Drug Addiction Facts and Truths

Drug addiction and abuse has been a foremost problem of society for many years. This has caused several types of abuses worldwide, including crimes and health. This may lead to harmful results to the addict, including loss of employment, the falling apart of his family, failure in school, child abuse, domestic violence, or many other crimes.

Though not everyone who uses drugs eventually becomes an addict to them, to some it begin as casual use only, but sooner or later leads to drug addiction. This addiction can trigger a long-term, severe craving for the drug. Many would want very much to get out of it but find it very hard to do it, and especially on their own. When becoming an addict, it becomes very difficult for the user to control himself, and he may always have some craving for it, even knowing the harm it may cause to not only to their life, but for all the people around them who care. These are the drug addiction facts and truths.

Though drug addiction, being a big problem in society, is continuously being lectured in schools, universities, different institutions, churches, or even in TV. Yet many still do not understand why certain people become addicted to drugs or how the brain encourage the habitual drug abuse. Drug addiction has been viewed mistakenly as merely social crisis and persons who are into it are morally week. Through further studies and researches of science we can now know how exactly drugs function in the brain and treatments has been discovered to successfully help users and addicts stop abusing drug use and continue live a normal and healthy lives.

Defining Drug Addiction:
Drug addiction is defined as an abnormal condition which takes place by becoming compulsive, uncontrollable, and frequent drug use. This condition is a disorder of obsession or addiction that leads to the series of drug use and development of drug-dependence behavior that continues even under destructive circumstances. It can be a dependence on a street drug or medication.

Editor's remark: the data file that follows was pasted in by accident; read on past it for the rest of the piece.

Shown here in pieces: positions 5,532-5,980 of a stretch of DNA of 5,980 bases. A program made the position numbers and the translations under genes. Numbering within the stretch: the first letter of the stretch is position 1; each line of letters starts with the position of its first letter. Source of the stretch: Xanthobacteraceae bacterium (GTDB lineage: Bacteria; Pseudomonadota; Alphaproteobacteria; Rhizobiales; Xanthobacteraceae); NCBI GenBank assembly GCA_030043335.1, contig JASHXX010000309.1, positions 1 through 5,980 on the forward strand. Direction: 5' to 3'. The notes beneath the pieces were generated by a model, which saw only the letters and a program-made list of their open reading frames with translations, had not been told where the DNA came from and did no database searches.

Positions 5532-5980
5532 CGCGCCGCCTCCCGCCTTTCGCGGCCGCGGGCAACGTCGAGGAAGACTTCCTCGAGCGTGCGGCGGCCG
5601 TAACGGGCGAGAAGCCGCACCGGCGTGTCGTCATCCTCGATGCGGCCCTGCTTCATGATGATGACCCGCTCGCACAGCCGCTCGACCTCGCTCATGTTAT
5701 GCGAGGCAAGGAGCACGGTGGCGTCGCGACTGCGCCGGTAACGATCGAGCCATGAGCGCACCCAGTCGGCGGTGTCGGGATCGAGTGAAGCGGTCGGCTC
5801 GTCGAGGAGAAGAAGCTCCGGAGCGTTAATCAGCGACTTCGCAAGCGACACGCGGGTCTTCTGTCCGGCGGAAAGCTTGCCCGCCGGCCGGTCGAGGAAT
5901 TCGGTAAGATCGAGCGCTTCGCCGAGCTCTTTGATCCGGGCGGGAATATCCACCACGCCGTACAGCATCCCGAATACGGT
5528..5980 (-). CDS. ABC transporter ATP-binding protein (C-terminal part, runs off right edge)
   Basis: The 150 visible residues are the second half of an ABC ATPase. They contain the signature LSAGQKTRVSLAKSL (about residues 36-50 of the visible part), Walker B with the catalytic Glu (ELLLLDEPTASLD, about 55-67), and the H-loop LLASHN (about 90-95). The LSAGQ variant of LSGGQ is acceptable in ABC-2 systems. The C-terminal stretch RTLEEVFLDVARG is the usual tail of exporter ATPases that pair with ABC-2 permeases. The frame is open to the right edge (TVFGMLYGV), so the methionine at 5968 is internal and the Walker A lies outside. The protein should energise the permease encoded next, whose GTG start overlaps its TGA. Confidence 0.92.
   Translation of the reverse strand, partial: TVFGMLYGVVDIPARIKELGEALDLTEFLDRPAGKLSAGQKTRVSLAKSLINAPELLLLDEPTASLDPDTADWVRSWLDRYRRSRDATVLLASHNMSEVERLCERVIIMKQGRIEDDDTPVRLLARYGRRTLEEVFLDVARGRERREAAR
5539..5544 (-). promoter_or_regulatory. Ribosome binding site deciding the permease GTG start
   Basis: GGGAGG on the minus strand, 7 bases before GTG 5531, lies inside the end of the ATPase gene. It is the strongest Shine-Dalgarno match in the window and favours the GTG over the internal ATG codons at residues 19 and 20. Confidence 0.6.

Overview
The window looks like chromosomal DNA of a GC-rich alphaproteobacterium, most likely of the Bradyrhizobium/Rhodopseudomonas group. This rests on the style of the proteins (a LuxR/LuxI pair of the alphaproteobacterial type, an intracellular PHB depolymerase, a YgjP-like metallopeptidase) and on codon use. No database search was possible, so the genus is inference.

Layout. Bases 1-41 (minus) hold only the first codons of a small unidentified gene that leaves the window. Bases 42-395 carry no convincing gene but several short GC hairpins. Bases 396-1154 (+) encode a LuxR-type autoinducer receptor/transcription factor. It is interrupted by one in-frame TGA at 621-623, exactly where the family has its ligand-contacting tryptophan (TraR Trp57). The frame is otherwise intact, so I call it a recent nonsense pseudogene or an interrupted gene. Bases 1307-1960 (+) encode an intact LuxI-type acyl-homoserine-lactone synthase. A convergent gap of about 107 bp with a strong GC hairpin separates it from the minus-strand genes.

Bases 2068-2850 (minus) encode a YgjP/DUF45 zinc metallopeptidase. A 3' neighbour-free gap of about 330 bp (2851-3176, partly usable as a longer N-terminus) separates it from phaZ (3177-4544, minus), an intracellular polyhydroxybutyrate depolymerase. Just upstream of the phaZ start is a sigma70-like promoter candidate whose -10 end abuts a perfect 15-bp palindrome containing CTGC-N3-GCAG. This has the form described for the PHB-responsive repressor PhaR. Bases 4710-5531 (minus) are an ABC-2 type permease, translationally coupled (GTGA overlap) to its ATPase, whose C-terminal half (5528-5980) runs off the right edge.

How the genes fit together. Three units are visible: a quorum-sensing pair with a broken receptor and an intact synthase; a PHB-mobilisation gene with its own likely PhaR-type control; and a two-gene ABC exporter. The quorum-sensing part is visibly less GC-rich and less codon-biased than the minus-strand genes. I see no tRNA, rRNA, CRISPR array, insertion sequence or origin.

Drugs can be a very tricky substance. At times, you wouldn’t know where it leads you because it may start as just a normal use because of medication or merely for social purposes. To some, it just stays there and controllably uses it only as needed, but for some it doesn’t. Some uses drugs as a habit, a regular routine, until whether consciously or unconsciously uses it more and more to the point of dependence on drugs. As this habit is developed it tends to be very difficult to live without the drug and discontinuity of it shows withdrawal symptoms.

These symptoms of drug addiction includes excessive spending of money even if you can afford it and at times may lead to unwanted behavior to obtain money needed, failing to stop use the drug, assuring that you have regular supply of the drug, dependence on the drug or feel unproductive or ill without it, confident in doing risky activities that may even cause death, and believing that frequent drug use as an escape or answer to problems.

Knowing the Warning Signs of Drug Use and Dependence:
The type of the drugs being used is important in order to identify certain indications or warning signs of drug use and dependence because depending on the drug the signs would differ. Through this it is possible to know if a loved one, family member, or a friend is abusing drug use based on the behavioral and physical warning signs and symptoms related with the drug.

Kinds of Addictive Drugs:
There are several examples of addictive drugs. These have become addictive because of certain chemical compounds that make the drug. Examples of these addictive drugs are hallucinogens, barbiturates and benzodiazepines, methamphetamine, cocaine and other stimulants, marijuana, hashish, narcotic pain killers, inhalants, and club drugs.

Prevention of Drug Addiction:
Doctors normally gives prescription drugs to patients to make them feel and get better. You must be responsible to take medications for it can be addictive too if improperly used. That is why physicians or doctors prescribe certain doses and keep track of the frequency of use in order to guide the patients for a safe medication. If you, as a patient, feels like you need more of the drug than that of what is prescribed, better consult your doctor first. As for illegal drugs, the best way to avoid and prevent addictions is not to try using the drug at all.